'We warmly welcome the progress made in the Sudan peace talks in Nairobi on 4 February. We urge the parties to implement the addendum to the Memorandum of Understanding (MoU) on Cessation of Hostilities. The addendum is important. It is aimed at strengthening the MoU which was signed at Machakos on 15 October 2002 and extended on 18 November. It contains many new and welcome initiatives to build confidence between the parties and to make more unlikely the sorts of outbreaks of fighting which we have seen recently in Western Upper Nile.
'The United Kingdom welcomes the establishment of the new Verification and Monitoring Team (VMT) and will support its important work. We also urge the parties to honour the commitments in the Joint Communiqué, issued in Nairobi on the same day as the addendum. This contains important commitments to address the humanitarian plight of those affected by the fighting.
'We reaffirm that the United Kingdom stands ready with the rest of the international community to provide development and humanitarian assistance, and to work towards a sustainable solution to Sudan's debt, in order to help cement a just peace agreement that brings peace and development to all the people of Sudan.
'Our congratulations go to the Kenyan Special Envoy, Lt Gen Sumbeiywo, the other Envoys and all parties on this achievement and encourage them to push forward work on the outstanding issues at the peace talks.'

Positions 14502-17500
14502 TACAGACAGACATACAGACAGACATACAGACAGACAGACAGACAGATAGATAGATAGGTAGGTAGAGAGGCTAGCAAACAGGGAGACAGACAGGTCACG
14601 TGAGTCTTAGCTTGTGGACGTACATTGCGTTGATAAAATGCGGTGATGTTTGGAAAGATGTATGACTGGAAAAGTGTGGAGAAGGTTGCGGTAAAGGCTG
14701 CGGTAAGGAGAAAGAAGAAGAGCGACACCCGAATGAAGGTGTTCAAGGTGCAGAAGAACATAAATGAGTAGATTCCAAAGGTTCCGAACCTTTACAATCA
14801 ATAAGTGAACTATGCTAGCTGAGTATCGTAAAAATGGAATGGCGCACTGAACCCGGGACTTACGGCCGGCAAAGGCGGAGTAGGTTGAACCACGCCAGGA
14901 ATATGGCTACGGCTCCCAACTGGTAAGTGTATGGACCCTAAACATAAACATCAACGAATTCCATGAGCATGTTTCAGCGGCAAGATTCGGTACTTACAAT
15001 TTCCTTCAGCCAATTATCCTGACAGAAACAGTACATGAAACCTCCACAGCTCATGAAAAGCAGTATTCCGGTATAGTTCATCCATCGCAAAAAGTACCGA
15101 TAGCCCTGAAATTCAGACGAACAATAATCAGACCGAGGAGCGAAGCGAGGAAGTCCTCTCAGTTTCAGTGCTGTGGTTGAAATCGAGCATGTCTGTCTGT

Notes for Editors
1. The UK supports the Inter-Governmental Authority on Development (IGAD) peace process as the best chance to bring an end to the Sudanese civil war through a negotiated settlement.
2. As an active member of the IGAD Partners Forum, we have stepped up our efforts to revitalise the IGAD initiative. We are also working closely with Kenyan Lieutenant General Sumbeiywo, the IGAD Special Envoy.
3. The first two sessions of the latest round of talks took place at Machakos, Kenya, from 17 June-20 July 2002 and 12 August-18 November 2002 (the talks were suspended between 2 September and 14 October). The UK welcomed the signing on 20 July of the Machakos Protocol which represented a significant breakthrough on major issues - state and religion and self-determination for the south. We also welcomed the signing of the Memorandum of Understanding (MoU) on the Cessation of Hostilities on 15 October 2002 which included the commitment to unimpeded humanitarian access. On 18 November the parties agreed to extend the MoU until 31 March 2003. They also signed a new MoU outlining progress they made in the second round on structures of government, including aspects of power sharing, the judiciary and human rights. The Foreign Secretary and International Development Secretary welcomed these developments.
4. The latest round of talks was placed under strain by fighting in the Western Upper Nile region of south Sudan. The new addendum strengthens the perceived weaknesses of the MoU by: creating a new Verification and Monitoring Team (VMT); compelling the parties to notify the identity and location of their forces, allied forces and affiliated militias; to restore locations seized in violation of the MoU since it came into effect on 17 October 2002 to the party previously in control; to suspend work on the Bentiu-Adok road until the final comprehensive peace agreement is signed; and to comply with the MoU's requirement to cease media wars and hostile propaganda. In a separate Joint Communiqué the parties agree to take all necessary steps to effect the voluntary return of the displaced civilian population of Western Upper Nile, including those displaced to Bahr el-Ghazal, and all other civilians displaced since the effective date of the MoU. The parties have appealed to the international community for help in achieving this and in addressing the humanitarian crisis in drought-stricken areas.